New Review, Hugo Packets, and Tarzan Stuff

Jon Mollison of Seagull Rising has a new review up of Cirsova #5. You can read it here.

I’ve made a lot of people writing reviews, in part because it’s one of the easiest ways to promote and support us, but that’s not the only reason. Reviews let us know what works and what doesn’t. One advantage of our double issue was it let us throw a lot against the wall to see what would stick and what didn’t. In some cases, it was seen as one of our weaker issues because it was much less focused that our others, but some folks seemed to enjoy it ‘with the exception of a few stinkers’.

While I enjoyed all of the stories (else I wouldn’t have bought them), that sort of feedback lets us know what you, the readers, are enjoying and what you’re not. So, to help us maintain and improve the quality of the magazine, be sure to leave your feedback!

Hugo Voting Packets are finally available. With only two months to go before voting is final, I don’t have a lot of expectation that readers will make it that far into their packets if they’ve waited this long to start, but it will be what it will be.

Also, I have not forgotten about my need to write a review of Frayed Knights! I really loved it, so I really ought to hunker down and get the write up on that done. I’ve just been so ADD and OCD these last two months, I’ve been a complete mess (can autism have flare-ups?)

I finished Tarzan at the Earth’s Core last night, and I’d stand by my previous question:

If Edgar Rice Burroughs can tell a bad story but still make it balls-out awesome, is it still a bad story?!

TatEC spends so much time on its journey towards the otherwise unimportant reason for throwing Tarzan into Pellucidar that when it finally gets there, there’s very little book left and the story kind of peters out. Except the reason that it peters out is perfectly believable and doesn’t detract much from the story: once Tarzan, Jason, and Tarzan’s rifle squadron of African tribesmen are finally reunited with the airship and its crew, there’s not a lot that primitive pirate port is going to do except answer the ultimatum that they’ll bomb the city into oblivion by turning Emperor David I over to his friends. Plus, Jana snaps out of her Tsundere fugue and declares her love for Jason, so we get the important ending we’re all waiting for.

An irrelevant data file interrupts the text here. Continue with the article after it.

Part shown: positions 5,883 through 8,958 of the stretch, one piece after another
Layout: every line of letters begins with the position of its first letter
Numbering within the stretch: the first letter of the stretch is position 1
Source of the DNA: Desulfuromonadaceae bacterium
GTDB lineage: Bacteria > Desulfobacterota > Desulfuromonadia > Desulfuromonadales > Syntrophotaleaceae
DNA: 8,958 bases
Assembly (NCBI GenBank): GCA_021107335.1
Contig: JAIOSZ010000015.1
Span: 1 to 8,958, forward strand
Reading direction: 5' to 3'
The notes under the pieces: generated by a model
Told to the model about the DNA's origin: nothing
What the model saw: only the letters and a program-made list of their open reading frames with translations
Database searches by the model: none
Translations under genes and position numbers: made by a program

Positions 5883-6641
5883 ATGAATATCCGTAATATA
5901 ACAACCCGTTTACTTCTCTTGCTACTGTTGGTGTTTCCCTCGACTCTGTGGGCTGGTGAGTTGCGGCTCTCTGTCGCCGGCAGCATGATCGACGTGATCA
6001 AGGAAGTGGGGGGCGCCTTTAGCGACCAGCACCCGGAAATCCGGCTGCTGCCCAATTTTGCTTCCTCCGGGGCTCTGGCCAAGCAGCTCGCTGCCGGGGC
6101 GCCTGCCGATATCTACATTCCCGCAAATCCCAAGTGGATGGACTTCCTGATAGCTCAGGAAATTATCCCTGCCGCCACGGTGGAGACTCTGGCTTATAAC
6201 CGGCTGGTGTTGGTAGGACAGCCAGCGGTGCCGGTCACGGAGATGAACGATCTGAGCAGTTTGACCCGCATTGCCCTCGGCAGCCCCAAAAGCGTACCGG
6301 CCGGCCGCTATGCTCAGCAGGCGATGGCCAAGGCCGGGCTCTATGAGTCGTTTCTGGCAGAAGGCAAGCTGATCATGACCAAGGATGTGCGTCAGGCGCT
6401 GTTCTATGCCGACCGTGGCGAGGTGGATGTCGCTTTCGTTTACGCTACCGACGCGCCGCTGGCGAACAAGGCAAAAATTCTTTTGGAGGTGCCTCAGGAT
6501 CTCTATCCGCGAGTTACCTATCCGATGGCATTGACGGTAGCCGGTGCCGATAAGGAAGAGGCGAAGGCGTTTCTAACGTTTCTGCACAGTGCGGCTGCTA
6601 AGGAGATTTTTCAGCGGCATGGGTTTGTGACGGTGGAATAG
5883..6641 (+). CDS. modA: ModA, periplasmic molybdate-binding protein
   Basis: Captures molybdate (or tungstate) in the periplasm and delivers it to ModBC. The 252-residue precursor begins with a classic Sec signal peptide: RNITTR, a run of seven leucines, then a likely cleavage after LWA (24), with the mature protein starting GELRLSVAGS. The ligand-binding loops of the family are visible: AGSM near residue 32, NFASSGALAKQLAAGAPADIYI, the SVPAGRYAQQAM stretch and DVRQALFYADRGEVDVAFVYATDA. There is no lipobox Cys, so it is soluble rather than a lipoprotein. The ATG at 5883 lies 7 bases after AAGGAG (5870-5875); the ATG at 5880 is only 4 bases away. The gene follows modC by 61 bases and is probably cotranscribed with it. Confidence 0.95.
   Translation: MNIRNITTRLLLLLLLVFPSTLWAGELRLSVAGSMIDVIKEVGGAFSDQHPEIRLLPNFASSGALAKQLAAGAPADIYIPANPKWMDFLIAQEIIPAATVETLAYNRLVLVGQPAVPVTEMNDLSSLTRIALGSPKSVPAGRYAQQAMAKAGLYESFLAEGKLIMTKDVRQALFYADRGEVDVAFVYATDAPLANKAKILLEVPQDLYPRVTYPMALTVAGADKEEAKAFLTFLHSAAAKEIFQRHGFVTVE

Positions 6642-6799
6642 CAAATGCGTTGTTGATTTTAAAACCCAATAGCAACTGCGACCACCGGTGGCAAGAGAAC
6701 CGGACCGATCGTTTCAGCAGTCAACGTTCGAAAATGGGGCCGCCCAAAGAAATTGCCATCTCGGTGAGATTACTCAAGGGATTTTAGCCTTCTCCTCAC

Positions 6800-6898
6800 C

With our G3 game taking a short hiatus, I may take an opportunity to flesh out my WW-2 rules-lite and run a Pellucidar mini campaign.

As I wrap, I’ll leave you with this one great exchange that perfectly illustrates the sort of tough pulp dames Burroughs wrote as well as his sense of humor:

“We will accompany you, then,” said Thoar [Jana’s brother], and then his brow clouded as some thought seemed suddenly to seize upon his mind. He looked for a moment at Jason, and then he turned to Jana. “I had almost forgotten,” he said. “Before we can go with these people as friends, I must know if this man offered you any injury or harm while you were with him. If he did, I must kill him.”

Jana did not look at Jason as she replied. “You need not kill him,” she said. “Had that been necessary The Red Flower of Zoram would have done it herself.”

“Very well,” said Thoar, “I am glad because he is my friend. Now we may all go together.”

Half-Review of Tarzan at the Earth’s Core

I’m only halfway through Tarzan at the Earth’s Core so this will only be a half-review, but I still wanted to talk about it.

The story itself is a bit of an aimless mess that’s only held together by Burroughs’ ability to make every scene and tableau he’s writing completely awesome.

The setup and megaplot is just an excuse to have Tarzan in an exotic dinosaur filled jungle: One of the characters from the Pellucidar series is in trouble and has radioed a distress call. A wealthy American is determined to investigate the hollow earth, which, if filled with jungles, means that Tarzan is the ideal person to track down and bring along. After lengthy preparations and a healthy dose of German engineering, they go off together to the north pole in a giant airship and find the entrance to Pellucidar and get hopeless lost in the jungles within, because this is, after all, a Tarzan novel.